I’ve been struggling with a job full of extroverts for over a year – I work in retail ecommerce and all of my coworkers are very driven and outgoing. The hardest part for me is feeling like I don’t communicate effectively. Especially when I will say something that goes unnoticed (in what I think is a loud voice) and seconds later another coworker will repeat what I said and get praise!
@KristinRaySprenger, so glad you commented here! Being a quiet, reserved introvert is something that can be translated into a powerful asset as an entrepreneur, esp. since you don’t have to (and probably don’t want to) come on as a salesy person to be successful. Most people don’t like to be sold to, but they like to be listened to, heard and responded to. So the key is forming relationships with those people so that conversation naturally leads to conversion and commitment. You can do it!!!
It sounds like there are some things in your current work situation that might be useful to you in the future. While we don’t share the extrovert’s communication style, we can learn a few things to adapt, such as being willing to interrupt (which is a challenge, at least for me!). You might enjoy Nancy Ancowitz’s “Self-Promotion for Introverts,” which has tips for speaking up and being noticed. We did a podcast interview a year or so ago: http://bethbuelow.com/2010/08/18/self-promotion-for-introverts%C2%AE-with-nancy-ancowitz/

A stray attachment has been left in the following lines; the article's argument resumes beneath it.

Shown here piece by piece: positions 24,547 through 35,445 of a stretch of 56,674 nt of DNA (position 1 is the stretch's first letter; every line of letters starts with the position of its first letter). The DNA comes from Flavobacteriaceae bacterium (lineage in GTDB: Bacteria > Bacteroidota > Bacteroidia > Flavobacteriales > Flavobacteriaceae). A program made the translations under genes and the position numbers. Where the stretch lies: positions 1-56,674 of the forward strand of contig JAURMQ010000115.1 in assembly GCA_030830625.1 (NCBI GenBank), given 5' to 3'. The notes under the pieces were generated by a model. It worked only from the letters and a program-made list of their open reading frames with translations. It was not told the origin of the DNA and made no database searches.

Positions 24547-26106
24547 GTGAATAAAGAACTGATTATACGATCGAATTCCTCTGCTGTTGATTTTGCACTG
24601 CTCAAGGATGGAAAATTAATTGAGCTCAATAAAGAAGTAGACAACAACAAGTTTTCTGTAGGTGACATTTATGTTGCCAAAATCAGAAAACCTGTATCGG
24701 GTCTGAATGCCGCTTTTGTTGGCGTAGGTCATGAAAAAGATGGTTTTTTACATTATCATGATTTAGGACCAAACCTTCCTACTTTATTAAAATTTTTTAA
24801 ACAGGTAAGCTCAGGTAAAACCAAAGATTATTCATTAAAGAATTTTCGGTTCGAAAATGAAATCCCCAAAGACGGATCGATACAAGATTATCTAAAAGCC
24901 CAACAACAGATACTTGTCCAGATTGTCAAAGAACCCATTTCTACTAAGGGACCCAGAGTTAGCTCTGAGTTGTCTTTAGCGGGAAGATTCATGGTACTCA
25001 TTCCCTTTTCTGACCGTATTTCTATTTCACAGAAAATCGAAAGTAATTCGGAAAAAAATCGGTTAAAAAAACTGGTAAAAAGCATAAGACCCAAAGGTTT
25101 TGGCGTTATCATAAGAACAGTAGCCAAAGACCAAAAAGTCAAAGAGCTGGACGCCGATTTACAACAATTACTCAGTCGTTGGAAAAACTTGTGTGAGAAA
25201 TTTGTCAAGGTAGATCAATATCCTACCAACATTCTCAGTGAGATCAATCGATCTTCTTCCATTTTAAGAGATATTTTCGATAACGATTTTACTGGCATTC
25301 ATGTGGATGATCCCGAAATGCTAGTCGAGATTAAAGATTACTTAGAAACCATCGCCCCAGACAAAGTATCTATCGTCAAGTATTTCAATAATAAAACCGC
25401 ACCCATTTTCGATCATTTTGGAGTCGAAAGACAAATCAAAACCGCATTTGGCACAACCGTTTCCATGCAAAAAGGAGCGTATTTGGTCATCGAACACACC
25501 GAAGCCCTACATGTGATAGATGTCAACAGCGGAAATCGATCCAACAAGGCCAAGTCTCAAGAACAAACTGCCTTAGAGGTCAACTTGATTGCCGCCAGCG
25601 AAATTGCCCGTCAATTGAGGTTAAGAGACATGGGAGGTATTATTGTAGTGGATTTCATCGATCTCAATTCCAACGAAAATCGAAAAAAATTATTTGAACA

Thanks for being here, and I hope to hear from you again 🙂
Julie Watts says